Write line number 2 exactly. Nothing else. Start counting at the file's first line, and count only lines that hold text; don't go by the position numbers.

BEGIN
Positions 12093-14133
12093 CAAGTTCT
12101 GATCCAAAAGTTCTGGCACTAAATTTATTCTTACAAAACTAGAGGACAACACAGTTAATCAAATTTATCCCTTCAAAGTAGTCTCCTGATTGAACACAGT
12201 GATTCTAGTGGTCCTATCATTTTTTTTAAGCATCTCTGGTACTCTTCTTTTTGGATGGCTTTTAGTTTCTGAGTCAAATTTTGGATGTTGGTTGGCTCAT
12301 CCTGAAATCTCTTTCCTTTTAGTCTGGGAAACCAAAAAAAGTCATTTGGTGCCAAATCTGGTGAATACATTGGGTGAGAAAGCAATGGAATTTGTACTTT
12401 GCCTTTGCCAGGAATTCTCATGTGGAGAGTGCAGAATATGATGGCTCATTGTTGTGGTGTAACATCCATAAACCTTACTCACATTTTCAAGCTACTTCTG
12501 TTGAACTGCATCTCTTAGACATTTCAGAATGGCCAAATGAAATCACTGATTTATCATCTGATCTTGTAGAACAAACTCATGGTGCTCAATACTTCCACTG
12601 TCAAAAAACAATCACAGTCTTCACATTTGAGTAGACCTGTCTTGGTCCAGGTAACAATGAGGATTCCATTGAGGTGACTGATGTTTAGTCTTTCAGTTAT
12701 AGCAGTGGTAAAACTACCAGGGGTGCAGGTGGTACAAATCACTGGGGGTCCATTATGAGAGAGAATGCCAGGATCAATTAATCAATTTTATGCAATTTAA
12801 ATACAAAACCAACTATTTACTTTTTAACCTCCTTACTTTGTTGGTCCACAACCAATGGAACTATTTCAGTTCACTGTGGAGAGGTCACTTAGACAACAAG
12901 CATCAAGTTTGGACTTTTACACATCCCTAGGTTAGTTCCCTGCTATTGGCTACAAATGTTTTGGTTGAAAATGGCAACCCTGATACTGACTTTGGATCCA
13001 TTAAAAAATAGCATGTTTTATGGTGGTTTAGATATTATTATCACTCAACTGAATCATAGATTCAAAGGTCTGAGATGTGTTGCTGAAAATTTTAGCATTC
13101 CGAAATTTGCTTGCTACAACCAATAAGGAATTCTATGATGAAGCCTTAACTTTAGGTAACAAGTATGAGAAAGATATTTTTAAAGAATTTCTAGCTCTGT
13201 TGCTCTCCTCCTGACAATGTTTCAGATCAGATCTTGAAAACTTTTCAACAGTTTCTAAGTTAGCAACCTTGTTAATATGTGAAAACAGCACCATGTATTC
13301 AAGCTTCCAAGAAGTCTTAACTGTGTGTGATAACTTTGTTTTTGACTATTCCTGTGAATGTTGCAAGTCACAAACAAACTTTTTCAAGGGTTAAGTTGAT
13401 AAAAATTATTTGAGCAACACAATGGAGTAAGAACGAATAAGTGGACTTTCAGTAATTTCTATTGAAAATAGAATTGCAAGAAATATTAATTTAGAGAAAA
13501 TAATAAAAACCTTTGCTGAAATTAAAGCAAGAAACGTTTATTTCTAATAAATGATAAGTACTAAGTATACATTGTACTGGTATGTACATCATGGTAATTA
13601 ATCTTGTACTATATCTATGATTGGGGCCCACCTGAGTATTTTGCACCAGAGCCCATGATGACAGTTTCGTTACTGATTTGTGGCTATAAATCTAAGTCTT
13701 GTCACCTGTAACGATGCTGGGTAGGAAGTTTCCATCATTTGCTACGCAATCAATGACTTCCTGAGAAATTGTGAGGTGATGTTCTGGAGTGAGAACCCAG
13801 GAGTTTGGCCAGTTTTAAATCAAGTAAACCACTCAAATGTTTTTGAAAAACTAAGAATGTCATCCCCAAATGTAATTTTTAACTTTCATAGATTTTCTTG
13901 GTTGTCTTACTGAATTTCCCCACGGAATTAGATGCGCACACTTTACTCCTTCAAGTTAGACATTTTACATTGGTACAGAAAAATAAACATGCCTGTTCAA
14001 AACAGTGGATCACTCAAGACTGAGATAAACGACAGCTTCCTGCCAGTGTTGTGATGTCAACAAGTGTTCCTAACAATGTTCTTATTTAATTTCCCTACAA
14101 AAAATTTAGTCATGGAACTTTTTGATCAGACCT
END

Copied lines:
12093 CAAGTTCT